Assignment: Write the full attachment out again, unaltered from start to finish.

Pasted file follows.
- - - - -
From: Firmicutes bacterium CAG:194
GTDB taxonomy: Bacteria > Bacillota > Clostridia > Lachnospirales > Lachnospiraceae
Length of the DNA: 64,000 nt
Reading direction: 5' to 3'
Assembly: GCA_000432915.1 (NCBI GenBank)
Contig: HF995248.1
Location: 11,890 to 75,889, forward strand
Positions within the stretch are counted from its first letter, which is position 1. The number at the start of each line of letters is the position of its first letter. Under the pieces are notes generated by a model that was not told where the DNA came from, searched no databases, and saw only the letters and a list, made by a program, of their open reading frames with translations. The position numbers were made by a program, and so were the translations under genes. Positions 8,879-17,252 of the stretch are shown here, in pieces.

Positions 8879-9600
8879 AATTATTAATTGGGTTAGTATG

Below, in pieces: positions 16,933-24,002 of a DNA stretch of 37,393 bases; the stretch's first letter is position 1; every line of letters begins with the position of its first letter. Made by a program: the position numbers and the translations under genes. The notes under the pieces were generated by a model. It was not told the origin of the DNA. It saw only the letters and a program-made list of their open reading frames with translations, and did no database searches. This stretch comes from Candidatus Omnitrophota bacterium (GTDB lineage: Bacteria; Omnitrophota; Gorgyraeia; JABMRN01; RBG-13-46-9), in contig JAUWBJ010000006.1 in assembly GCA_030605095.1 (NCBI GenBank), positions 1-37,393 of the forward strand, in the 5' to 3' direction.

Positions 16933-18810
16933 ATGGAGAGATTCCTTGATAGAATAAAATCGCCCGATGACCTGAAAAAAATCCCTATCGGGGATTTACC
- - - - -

From: Firmicutes bacterium CAG:194
GTDB taxonomy: Bacteria > Bacillota > Clostridia > Lachnospirales > Lachnospiraceae
Length of the DNA: 64,000 nt
Reading direction: 5' to 3'
Assembly: GCA_000432915.1 (NCBI GenBank)
Contig: HF995248.1
Location: 11,890 to 75,889, forward strand
Positions within the stretch are counted from its first letter, which is position 1. The number at the start of each line of letters is the position of its first letter. Under the pieces are notes generated by a model that was not told where the DNA came from, searched no databases, and saw only the letters and a list, made by a program, of their open reading frames with translations. The position numbers were made by a program, and so were the translations under genes. Positions 8,879-17,252 of the stretch are shown here, in pieces.

Positions 8879-9600
8879 AATTATTAATTGGGTTAGTATG

Below, in pieces: positions 16,933-24,002 of a DNA stretch of 37,393 bases; the stretch's first letter is position 1; every line of letters begins with the position of its first letter. Made by a program: the position numbers and the translations under genes. The notes under the pieces were generated by a model. It was not told the origin of the DNA. It saw only the letters and a program-made list of their open reading frames with translations, and did no database searches. This stretch comes from Candidatus Omnitrophota bacterium (GTDB lineage: Bacteria; Omnitrophota; Gorgyraeia; JABMRN01; RBG-13-46-9), in contig JAUWBJ010000006.1 in assembly GCA_030605095.1 (NCBI GenBank), positions 1-37,393 of the forward strand, in the 5' to 3' direction.

Positions 16933-18810
16933 ATGGAGAGATTCCTTGATAGAATAAAATCGCCCGATGACCTGAAAAAAATCCCTATCGGGGATTTACC